# Number of ways of partitioning a sum into ordered non-negative summands

Lets say that I have an a sum $S$ consisting of $n$ elements. Apparently, there are ${S+n-1} \choose {n-1}$ number of ways of partitioning that sum into $n-1$ ordered non-negative summands.

I don't fully understand why this is so. How could I best explain this to myself? Also, why is "ordered" mentioned here? What does it mean in this context?

Thanks!

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This question is equivalent to the question here: math.stackexchange.com/questions/41610/… – JavaMan May 30 '11 at 20:13
– JavaMan May 30 '11 at 20:14

The word "ordered" in the question means that the solutions $(0,2,3)$ and $(0,3,2)$ for $a_1 + a_2 + a_3 = 5$ are different.

We want to find the total number of positive integer solutions for the following equation:

$\displaystyle \sum_{i=1}^{n} a_i = S$, where $a_i \in \mathbb{Z}^{+}$

The method is as follows:

Consider $S$ sticks.

$$| | | | | | | | ... | | |$$

We want to do partition these $S$ sticks into $n$ parts.

This can be done if we draw $n-1$ long vertical lines in between these $S$ sticks.

The number of gaps between these $S$ sticks is $S-1$.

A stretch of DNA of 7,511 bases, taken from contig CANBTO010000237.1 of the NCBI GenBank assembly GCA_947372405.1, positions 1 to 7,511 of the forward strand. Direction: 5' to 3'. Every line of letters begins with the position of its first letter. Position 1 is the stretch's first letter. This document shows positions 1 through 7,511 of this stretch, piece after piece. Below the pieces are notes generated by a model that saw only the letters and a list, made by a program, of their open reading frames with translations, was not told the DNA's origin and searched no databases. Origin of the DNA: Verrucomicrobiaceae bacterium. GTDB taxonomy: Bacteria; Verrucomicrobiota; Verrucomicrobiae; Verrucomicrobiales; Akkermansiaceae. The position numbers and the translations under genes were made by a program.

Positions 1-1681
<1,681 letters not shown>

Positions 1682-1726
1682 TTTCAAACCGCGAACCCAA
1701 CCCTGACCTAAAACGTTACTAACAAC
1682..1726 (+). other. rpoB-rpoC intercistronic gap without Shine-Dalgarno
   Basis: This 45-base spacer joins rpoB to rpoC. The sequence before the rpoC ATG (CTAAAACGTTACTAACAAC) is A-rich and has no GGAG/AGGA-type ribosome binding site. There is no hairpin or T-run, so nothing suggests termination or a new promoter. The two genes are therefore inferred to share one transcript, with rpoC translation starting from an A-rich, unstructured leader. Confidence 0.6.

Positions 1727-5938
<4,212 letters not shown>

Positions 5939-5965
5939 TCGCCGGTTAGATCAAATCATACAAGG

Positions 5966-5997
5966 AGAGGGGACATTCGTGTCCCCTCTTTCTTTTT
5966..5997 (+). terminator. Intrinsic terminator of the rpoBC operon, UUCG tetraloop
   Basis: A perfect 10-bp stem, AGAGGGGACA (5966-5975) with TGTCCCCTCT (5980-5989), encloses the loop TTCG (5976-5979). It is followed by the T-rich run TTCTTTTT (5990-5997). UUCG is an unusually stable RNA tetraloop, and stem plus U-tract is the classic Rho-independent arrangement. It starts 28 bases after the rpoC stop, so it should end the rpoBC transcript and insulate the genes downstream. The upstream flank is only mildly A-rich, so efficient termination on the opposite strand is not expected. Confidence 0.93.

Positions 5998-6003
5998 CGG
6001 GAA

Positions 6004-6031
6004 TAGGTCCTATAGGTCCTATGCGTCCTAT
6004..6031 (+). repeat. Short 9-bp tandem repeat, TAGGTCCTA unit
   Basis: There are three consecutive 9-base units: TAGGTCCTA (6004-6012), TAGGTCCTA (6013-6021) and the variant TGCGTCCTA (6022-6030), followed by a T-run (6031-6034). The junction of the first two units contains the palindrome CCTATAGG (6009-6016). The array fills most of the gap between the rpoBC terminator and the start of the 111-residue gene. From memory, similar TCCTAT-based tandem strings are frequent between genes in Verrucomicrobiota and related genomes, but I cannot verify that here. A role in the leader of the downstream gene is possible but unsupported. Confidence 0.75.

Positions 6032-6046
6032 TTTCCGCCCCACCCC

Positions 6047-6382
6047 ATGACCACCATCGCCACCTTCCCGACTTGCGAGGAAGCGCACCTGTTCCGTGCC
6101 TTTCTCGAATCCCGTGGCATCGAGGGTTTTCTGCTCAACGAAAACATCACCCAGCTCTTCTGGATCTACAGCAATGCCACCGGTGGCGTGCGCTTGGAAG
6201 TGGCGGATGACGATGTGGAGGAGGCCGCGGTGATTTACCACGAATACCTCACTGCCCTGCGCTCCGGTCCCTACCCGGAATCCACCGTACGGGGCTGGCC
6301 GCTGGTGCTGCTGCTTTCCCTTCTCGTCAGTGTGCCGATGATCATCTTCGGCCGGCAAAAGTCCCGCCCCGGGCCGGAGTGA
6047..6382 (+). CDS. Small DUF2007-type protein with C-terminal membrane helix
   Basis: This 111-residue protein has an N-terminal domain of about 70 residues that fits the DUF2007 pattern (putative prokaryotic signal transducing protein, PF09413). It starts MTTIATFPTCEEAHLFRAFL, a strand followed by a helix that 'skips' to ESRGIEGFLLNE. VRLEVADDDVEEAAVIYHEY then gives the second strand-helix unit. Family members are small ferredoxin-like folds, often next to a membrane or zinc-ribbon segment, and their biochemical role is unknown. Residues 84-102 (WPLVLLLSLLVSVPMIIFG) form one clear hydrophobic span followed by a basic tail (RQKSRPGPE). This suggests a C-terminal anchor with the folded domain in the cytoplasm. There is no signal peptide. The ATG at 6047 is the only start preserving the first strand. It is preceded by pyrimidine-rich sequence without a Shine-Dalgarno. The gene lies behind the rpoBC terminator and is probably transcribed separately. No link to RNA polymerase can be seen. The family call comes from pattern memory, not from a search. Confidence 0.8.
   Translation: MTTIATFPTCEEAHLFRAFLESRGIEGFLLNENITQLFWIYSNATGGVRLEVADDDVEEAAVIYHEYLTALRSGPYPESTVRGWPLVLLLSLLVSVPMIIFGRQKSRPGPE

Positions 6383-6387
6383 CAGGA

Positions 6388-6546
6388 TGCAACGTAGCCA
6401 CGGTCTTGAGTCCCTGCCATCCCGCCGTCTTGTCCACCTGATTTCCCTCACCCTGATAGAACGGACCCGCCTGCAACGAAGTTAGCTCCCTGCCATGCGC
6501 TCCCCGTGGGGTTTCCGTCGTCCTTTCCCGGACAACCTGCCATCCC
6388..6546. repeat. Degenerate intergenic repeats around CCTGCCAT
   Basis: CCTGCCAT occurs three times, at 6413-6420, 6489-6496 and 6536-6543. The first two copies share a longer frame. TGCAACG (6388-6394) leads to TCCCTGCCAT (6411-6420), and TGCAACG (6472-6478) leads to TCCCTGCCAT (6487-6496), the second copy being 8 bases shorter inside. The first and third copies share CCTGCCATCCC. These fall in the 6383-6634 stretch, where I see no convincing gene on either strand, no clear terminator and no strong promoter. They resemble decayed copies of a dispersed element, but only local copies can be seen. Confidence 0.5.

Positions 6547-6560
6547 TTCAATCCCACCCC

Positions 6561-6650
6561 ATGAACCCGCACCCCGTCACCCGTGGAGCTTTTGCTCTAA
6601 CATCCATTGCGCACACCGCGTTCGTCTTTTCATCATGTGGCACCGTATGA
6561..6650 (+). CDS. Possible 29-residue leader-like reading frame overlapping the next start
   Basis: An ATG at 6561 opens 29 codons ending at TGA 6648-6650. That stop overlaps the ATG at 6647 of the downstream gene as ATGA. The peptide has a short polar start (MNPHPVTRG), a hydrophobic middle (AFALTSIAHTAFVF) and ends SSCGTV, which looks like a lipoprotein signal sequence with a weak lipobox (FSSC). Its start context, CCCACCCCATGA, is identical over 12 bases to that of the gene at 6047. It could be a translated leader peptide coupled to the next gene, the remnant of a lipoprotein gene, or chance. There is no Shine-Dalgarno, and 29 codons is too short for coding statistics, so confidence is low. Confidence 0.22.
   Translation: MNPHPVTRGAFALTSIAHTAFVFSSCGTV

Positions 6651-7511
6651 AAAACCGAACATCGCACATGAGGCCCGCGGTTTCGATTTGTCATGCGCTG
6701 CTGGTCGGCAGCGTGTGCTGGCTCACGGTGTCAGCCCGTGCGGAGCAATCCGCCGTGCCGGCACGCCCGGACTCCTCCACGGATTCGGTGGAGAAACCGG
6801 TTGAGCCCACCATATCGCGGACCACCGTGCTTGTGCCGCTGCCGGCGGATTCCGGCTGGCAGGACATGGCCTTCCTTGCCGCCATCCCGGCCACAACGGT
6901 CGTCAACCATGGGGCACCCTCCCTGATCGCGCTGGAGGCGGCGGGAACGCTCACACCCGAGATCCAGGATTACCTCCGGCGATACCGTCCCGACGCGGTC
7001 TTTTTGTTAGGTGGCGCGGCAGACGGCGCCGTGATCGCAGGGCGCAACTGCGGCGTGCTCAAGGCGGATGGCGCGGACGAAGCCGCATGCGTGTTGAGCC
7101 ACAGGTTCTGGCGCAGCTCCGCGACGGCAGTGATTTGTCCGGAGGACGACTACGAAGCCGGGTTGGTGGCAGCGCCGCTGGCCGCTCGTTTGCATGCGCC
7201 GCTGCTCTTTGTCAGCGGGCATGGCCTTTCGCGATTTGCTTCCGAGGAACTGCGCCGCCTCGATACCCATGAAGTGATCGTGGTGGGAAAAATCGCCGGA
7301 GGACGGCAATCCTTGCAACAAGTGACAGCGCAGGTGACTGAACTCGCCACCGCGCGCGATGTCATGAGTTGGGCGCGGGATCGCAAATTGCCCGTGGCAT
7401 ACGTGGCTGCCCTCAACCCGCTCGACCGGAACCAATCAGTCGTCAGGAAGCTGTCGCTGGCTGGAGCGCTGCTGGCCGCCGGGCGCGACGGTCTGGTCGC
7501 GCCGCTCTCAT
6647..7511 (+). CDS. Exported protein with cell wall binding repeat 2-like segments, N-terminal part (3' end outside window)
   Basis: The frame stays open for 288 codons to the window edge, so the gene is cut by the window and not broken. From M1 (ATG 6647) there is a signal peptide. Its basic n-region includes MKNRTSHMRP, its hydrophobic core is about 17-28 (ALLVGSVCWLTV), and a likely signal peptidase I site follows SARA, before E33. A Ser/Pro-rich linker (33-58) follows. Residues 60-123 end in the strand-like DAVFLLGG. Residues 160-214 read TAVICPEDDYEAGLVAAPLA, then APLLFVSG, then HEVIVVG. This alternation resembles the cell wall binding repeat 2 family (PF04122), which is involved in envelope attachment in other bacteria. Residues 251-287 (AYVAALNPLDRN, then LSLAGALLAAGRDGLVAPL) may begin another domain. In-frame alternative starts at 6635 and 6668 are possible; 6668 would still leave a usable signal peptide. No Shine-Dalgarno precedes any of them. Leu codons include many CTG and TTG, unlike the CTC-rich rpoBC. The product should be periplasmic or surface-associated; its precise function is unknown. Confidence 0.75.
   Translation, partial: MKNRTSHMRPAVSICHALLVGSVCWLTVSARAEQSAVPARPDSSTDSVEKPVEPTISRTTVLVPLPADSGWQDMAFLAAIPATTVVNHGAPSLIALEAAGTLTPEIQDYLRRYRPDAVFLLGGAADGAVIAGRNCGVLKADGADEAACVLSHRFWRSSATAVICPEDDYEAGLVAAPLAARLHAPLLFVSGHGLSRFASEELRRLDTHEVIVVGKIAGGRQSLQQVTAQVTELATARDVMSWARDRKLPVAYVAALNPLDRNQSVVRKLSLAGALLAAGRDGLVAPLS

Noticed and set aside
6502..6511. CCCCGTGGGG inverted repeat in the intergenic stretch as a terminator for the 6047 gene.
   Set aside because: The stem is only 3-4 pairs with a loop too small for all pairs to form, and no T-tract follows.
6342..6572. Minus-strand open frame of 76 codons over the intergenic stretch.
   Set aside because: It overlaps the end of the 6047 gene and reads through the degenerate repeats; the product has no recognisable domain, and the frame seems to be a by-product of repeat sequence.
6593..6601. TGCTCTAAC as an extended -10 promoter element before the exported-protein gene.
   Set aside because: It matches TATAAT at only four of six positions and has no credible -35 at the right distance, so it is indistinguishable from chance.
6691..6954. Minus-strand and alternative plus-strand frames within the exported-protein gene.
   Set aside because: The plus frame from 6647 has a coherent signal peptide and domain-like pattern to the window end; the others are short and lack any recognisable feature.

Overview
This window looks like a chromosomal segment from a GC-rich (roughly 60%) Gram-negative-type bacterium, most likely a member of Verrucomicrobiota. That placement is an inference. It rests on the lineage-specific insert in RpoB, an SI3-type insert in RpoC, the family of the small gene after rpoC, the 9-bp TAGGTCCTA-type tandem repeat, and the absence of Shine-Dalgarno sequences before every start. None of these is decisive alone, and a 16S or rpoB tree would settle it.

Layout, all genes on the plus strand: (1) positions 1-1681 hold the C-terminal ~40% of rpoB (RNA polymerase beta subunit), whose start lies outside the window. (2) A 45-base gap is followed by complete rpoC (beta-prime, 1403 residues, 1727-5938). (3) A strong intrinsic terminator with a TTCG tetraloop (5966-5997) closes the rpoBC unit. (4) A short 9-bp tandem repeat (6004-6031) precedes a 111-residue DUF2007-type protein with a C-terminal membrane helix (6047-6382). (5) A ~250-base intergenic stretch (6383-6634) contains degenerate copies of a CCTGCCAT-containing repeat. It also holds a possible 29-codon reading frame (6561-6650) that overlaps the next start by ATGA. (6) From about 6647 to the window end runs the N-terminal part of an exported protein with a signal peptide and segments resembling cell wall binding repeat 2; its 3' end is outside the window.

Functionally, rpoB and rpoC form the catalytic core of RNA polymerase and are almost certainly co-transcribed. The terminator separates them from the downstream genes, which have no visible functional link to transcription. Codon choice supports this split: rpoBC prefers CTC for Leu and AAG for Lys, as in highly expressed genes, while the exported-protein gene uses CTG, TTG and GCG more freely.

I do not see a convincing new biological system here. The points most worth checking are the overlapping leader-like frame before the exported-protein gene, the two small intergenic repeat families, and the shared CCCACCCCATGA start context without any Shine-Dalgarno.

So the total number of ways of drawing these $n-1$ long vertical lines in between these $S$ sticks is $C(S-1,n-1)$.

So the number of positive integer solutions for $\displaystyle \sum_{i=1}^{n} a_i = S$ is $C(S-1,n-1)$.

If we are interested in the number of non-negative integer solutions, all we need to do is replace $a_i = b_i - 1$ and count the number of natural number solutions for the resulting equation in $b_i$'s.

i.e. $\displaystyle \sum_{i=1}^{n} (b_i - 1) = S$ i.e. $\displaystyle \sum_{i=1}^{n} b_i = S + n$.

So the number of non-negative integer solutions to $\displaystyle \sum_{i=1}^{n} a_i = S$ is given by $C(S+n-1,n-1)$

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Thanks, this did it for me. – Pele May 30 '11 at 21:09
Nice answer. I also wonder what the result is for the case that the order does not matter. i.e the problem putting S balls into n boxes. The boxes and balls are not labeled. What if a box can take zero ball. And if it must have at least one ball. Do we just take the result above and divide by n! – Hai Phan May 17 '13 at 18:56